Methodists, LGBTQ, and the Triumph of Fundamentalist U

As SAGLRROILYBYGTH are well aware by now, conservatives in the United Methodist Church recently scored a big victory. Did this victory count as a hundred-year-long triumph for conservative evangelical higher ed?

missionary cartoon ad

From the Moody Student, 1969.

Let’s start with a few ifs, ands, or buts. I haven’t been following the story too closely so I invite people more in the know to correct any of these basic facts. But

IF: The special conference on Methodist policy toward recognizing LGBTQ status as ministers, bishops and officiants at same-sex weddings voted to choose a more conservative policy, and

IF: That conservative victory was fueled by support from non-USA bishops, especially from Africa, and

IF: Non-US Methodists have roots in US-based missionary efforts, including the establishment of conservative Methodist schools and colleges….

THEN: Conservative evangelicals have scored an enormous victory with a century-long strategy.

Here’s what we mean: As I argued in Fundamentalist U, one of the biggest things that differentiated conservative evangelical higher ed from other types has always been its emphasis on training missionaries. This hasn’t only been true at Bible institutes and Bible colleges, but also at traditional four-year colleges and universities.

missions flier

From Liberty U., c. 1982

Across the board, from staunch fundamentalist to (more) liberal new-evangelical, evangelical colleges always made missionary training a central element of their vision of proper higher education. Consider just a few examples to show the trend:

  1. One student at Moody Bible Institute in the 1920s remembered that he hadn’t originally planned a career as a missionary. It didn’t take him long to feel the call. As he remembered later, “You can’t be in the Moody Bible Institute very long before you’ll have to face that.”
  2. At Biola, of the forty-five graduates in 1938, forty-three went directly into full-time missionary work.
  3. Wheaton College sent approximately a quarter of its 1950 graduating class into full- time missionary work.
  4. Bob Jones University opened in 1957 a new “Institute of Christian Service,” basically adopting the traditional Bible-institute goals of training missionaries without bothering about academic degrees or credentials.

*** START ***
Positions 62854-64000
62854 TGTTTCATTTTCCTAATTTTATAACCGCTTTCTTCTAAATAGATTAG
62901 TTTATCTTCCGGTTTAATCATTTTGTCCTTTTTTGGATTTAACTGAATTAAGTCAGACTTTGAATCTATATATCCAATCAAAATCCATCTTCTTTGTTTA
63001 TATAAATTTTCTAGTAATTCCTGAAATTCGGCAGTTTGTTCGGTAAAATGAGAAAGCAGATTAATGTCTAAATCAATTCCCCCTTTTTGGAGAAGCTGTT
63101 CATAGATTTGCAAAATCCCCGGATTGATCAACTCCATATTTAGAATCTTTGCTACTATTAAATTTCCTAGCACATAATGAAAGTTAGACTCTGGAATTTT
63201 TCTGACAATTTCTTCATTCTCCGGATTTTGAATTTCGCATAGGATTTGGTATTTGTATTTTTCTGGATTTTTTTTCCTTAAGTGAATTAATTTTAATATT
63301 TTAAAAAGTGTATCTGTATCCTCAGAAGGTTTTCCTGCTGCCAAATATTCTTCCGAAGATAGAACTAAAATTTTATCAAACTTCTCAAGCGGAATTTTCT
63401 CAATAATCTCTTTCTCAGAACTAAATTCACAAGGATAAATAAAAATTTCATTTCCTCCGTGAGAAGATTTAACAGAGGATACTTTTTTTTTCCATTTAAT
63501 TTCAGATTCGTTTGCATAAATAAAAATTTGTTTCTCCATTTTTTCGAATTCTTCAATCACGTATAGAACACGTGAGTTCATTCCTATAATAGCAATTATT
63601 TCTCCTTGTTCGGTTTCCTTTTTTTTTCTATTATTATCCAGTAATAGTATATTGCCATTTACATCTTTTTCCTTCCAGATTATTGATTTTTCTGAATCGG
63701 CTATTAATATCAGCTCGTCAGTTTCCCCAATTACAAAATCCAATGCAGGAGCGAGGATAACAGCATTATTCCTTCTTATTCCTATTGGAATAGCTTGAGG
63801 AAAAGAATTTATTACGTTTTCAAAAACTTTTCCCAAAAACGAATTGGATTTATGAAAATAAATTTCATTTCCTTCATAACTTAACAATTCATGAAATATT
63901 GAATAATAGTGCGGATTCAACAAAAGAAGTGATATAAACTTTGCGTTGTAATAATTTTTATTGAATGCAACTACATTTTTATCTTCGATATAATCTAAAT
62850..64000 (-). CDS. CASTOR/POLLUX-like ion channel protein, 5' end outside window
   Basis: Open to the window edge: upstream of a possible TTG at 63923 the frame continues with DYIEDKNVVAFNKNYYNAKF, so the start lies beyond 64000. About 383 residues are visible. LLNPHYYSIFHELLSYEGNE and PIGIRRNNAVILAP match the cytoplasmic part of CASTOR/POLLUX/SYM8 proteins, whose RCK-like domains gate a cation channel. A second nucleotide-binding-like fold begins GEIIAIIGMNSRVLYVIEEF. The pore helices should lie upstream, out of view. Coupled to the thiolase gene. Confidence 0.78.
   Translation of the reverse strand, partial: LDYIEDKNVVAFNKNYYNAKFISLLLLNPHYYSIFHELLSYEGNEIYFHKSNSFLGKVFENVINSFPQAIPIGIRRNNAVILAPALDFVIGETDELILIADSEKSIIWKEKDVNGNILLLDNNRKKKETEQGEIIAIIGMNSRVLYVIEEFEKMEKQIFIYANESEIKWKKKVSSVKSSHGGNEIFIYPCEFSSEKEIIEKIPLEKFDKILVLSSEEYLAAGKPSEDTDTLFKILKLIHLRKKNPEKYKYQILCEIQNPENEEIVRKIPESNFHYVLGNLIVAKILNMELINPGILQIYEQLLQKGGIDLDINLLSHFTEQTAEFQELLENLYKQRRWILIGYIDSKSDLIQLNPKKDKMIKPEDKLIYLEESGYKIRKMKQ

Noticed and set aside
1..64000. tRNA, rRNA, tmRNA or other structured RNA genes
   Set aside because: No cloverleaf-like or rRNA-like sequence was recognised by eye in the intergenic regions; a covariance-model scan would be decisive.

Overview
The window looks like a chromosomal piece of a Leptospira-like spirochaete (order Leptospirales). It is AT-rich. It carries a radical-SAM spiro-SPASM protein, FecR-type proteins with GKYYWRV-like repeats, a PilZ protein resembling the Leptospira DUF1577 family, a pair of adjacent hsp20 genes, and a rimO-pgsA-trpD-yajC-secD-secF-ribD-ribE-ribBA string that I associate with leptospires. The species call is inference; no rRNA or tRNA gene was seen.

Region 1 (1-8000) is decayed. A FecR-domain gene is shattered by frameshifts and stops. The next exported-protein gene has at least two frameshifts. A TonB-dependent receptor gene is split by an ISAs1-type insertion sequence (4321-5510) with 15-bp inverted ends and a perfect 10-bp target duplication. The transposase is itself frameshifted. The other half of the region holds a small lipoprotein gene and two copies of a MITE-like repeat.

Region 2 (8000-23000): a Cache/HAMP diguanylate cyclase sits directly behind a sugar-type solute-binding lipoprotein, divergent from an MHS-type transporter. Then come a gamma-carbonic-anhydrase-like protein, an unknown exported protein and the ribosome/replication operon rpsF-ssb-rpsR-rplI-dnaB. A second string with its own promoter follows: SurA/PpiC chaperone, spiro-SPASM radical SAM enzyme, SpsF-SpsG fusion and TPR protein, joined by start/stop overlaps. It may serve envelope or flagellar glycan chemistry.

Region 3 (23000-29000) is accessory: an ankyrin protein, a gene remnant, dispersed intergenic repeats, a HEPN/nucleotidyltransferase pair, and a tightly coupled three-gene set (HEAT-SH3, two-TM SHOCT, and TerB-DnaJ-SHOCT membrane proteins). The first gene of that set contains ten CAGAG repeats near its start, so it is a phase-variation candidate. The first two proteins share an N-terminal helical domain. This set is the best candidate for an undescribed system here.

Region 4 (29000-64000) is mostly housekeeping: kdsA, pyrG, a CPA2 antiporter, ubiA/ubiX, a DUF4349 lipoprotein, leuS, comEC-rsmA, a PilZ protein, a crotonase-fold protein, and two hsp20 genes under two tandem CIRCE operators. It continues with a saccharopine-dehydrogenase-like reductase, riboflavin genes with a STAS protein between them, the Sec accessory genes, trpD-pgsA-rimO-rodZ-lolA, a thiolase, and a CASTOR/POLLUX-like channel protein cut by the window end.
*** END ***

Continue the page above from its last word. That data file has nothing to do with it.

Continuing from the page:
5. Even late-comer Liberty University pushed hard for missionary careers among its students, employing a full-time missions director even back in the early 1980s when they had trouble paying faculty salaries.

The trend was clear. Unlike many liberal or secularized schools, conservative evangelical universities and colleges ALWAYS put a primary emphasis on training and sending missionaries.

Mission centered

From Biola’s student paper, c. 1939

I’m not the only nerd who noticed. As the late Virginia Brereton pointed out, by 1962 a full half of all American Protestant missionaries were graduates of conservative-evangelical Bible schools.

And, as William Ringenberg noted in his study of evangelical colleges, “It is difficult to exaggerate the extent to which the early Bible schools emphasized foreign missionary activity.”

So what? What does all this have to do with the recent vote at the UMC? Well—and again I’m not paying super-close attention to all the details, so please correct me if I’m missing some huge facts in the case—if the recent conservative victory came with African support, I have to imagine that a lot of those African bishops, deans, and Methodist eminences had at some point taken part in the programs and institutions originally started by American missionaries, among others. The recent vote capitalized on this century-long strategy of focusing on foreign missions and building educational institutions around the world.

By sending out its students to preach the Gospel to all the world, in other words, American conservatives were planting conservative seeds. Today, those hundred-year-old seeds have borne fruit.

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  1. Agellius

     /  March 1, 2019

    “By sending out its students to preach the Gospel to all the world, in other words, American conservatives were planting conservative seeds.”

    My only correction would be that their intention was to spread the Gospel, not to plant “conservative seeds.” If conservative seeds were planted it’s because conservatives care more about spreading the Gospel than liberals so, so they did more planting.

    But beyond that, it’s possible that the seeds planted by conservatives bore fruit *because* they were conservative; in other words maybe liberal seeds would never have taken root in Africa in the first place, even if they were planted at the same rate. After all, liberal denominations have been shrinking even in this country. [] The Gospel tailored to modern liberal sensibilities doesn’t seem to have a whole lot to offer, when it challenges you to do nothing that liberalism itself doesn’t already do.

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